‘Oklahoma City’ Doesn’t Capture Tragedy’s Depth
Only the presence of triple Emmy Award winner Kathy Baker (“Picket Fences”) and the still-visceral shock of real scenes of the tragedy itself give any meaningful depth to tonight’s Lifetime movie “Oklahoma City: A Survivor’s Story.”
Leaving aside the troubling, ongoing issue of transmuting horrific trauma into mass entertainment, even Baker quickly loses her way as her character, weighted with a leaden halo of saintly victimhood, responds to the aftermath of the April 19, 1995, bombing of the Alfred P. Murrah Federal Building.
The result is a painfully superficial effort to embody in one woman’s story the tragedy’s effect--on survivors, whose suffering included feeling guilty for having survived; on rescue workers haunted by those they couldn’t save; and on family members and friends.
Baker plays U.S. customs employee Priscilla Salyers, who endured being pinned beneath rubble for several hours after the explosion. In her depiction of a woman going about her daily routine--getting ready for work, trying to roust a son out of bed, sharing cookies and personal concerns about her marriage with an attractive male co-worker--Baker is on the mark. As is the realistic confusion, strength and primal fear she conveys during Salyers’ ordeal before rescue.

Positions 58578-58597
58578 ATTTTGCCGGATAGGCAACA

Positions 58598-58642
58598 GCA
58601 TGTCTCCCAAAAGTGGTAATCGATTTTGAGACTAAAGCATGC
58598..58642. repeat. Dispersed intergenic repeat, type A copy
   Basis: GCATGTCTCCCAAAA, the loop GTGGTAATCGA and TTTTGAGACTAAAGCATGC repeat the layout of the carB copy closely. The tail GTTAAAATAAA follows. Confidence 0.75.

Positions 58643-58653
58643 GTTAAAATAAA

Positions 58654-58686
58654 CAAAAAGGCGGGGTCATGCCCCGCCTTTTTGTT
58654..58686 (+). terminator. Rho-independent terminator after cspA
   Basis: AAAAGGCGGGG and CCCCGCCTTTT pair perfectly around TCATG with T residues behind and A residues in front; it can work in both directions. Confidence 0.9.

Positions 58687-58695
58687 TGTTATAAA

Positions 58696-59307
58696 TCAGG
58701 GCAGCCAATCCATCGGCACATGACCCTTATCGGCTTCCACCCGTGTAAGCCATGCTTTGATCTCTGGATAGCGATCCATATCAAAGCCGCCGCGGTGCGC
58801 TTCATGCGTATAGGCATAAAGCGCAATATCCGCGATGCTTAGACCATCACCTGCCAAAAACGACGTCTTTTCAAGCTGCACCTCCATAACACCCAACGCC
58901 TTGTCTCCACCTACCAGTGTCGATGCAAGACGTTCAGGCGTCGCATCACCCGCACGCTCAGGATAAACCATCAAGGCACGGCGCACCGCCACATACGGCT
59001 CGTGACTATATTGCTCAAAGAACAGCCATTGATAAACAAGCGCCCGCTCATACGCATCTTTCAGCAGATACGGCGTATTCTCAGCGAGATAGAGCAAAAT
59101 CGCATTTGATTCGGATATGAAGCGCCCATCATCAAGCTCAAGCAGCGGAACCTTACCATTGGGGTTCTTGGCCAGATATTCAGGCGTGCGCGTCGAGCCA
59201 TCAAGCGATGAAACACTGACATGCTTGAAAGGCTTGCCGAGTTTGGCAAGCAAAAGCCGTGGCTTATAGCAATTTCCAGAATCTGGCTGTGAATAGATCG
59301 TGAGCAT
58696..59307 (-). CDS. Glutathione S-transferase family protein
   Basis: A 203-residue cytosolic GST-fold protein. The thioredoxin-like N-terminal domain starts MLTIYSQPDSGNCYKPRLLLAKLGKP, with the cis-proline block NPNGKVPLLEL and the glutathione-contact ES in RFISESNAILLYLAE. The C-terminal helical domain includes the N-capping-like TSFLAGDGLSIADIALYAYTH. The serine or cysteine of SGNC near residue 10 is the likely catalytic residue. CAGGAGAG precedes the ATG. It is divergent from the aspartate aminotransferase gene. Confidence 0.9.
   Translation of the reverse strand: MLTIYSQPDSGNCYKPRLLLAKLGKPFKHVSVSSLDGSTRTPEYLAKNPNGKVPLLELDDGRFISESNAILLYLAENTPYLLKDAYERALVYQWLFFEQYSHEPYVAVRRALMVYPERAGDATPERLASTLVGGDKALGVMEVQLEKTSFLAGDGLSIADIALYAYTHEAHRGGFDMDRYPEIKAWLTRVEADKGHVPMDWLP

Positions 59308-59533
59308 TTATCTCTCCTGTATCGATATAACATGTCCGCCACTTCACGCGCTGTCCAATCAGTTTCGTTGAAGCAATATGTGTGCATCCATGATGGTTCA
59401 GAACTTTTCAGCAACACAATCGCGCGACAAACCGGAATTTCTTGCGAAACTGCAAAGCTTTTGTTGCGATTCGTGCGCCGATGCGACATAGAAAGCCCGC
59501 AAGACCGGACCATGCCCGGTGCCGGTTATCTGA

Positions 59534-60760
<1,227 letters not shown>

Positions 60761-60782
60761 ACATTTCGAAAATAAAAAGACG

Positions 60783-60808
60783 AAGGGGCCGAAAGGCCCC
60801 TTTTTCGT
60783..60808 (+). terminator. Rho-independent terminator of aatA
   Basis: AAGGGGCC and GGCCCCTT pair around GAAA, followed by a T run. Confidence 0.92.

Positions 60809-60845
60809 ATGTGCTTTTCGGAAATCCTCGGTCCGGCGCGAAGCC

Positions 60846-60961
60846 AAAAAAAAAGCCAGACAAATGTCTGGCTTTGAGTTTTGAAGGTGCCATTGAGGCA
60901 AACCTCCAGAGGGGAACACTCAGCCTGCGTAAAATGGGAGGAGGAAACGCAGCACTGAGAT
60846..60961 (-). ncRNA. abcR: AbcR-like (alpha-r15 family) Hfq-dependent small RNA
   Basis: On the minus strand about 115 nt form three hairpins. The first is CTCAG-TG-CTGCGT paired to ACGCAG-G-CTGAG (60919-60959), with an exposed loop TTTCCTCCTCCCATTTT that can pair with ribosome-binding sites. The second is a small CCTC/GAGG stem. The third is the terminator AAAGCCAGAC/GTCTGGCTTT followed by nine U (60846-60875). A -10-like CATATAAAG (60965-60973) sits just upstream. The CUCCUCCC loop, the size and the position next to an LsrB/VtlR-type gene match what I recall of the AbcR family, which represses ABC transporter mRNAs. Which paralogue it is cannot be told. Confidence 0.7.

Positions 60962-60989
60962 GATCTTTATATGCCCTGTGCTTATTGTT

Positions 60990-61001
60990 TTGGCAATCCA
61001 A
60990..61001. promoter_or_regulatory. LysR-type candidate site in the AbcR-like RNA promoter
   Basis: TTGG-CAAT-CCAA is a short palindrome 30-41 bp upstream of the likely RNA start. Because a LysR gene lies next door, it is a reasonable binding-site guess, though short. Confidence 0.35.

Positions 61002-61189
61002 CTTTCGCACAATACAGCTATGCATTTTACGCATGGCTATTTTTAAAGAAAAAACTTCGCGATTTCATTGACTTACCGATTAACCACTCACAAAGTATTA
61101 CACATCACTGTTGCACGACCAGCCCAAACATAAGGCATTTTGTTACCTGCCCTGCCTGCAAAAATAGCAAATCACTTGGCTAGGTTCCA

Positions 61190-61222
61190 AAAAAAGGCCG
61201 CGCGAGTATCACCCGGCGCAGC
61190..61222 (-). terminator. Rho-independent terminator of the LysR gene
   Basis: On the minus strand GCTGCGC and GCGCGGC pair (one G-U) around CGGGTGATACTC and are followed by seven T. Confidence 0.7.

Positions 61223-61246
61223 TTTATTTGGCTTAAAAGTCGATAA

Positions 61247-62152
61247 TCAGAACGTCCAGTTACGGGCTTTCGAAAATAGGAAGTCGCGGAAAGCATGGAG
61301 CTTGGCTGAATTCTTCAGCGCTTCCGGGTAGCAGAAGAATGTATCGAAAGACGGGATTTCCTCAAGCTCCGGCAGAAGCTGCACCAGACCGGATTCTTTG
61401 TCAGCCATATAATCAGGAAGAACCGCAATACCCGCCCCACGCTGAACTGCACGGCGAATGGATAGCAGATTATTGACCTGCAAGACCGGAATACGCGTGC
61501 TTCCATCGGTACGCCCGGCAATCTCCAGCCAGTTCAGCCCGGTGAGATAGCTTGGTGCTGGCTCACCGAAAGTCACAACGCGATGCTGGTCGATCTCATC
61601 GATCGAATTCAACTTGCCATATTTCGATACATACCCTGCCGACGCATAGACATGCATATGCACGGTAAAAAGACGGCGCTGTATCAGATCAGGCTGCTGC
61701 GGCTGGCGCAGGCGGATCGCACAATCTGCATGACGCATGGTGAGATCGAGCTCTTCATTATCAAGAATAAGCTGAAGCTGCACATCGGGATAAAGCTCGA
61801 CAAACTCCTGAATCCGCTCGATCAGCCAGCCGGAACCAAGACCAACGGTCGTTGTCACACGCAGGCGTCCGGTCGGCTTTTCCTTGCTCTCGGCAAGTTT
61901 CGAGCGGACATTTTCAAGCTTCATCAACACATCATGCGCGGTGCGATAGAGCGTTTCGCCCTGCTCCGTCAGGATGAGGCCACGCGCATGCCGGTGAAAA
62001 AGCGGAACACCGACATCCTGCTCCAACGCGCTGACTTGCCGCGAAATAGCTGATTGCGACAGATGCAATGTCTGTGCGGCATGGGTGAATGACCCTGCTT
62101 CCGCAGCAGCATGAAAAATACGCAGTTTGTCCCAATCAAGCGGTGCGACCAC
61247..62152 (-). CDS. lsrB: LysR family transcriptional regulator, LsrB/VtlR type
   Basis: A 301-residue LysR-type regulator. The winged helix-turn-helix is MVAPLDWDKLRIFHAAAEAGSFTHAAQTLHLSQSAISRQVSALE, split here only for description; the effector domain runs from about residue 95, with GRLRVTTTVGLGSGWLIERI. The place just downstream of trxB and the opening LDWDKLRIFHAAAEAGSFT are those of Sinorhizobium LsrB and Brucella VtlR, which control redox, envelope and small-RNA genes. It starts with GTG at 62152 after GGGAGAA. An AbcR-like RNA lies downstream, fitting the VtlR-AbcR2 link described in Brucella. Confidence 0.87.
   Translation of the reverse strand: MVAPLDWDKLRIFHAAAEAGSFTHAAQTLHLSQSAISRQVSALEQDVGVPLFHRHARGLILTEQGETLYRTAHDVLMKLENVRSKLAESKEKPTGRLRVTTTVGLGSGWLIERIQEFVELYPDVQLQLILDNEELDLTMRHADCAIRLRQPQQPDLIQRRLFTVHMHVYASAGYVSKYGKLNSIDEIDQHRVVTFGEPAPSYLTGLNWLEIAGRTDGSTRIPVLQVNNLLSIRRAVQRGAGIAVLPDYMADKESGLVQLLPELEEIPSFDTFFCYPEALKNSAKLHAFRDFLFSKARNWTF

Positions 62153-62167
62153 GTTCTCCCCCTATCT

After that, however, Baker’s Salyers has little to be but an icon of noble survival--especially to a heroic firefighter (Patrick Cassidy) and his crew. Her two teenage sons (John Hawkes and Eric Johnson) and an emotionally distant husband (Ray Baker has this irritating, thankless role) serve as little more than predictably fraught satellites.
* “Oklahoma City: A Survivor’s Story” can be seen at 9 tonight on Lifetime. The network has rated it TV-PG (may be unsuitable for young children).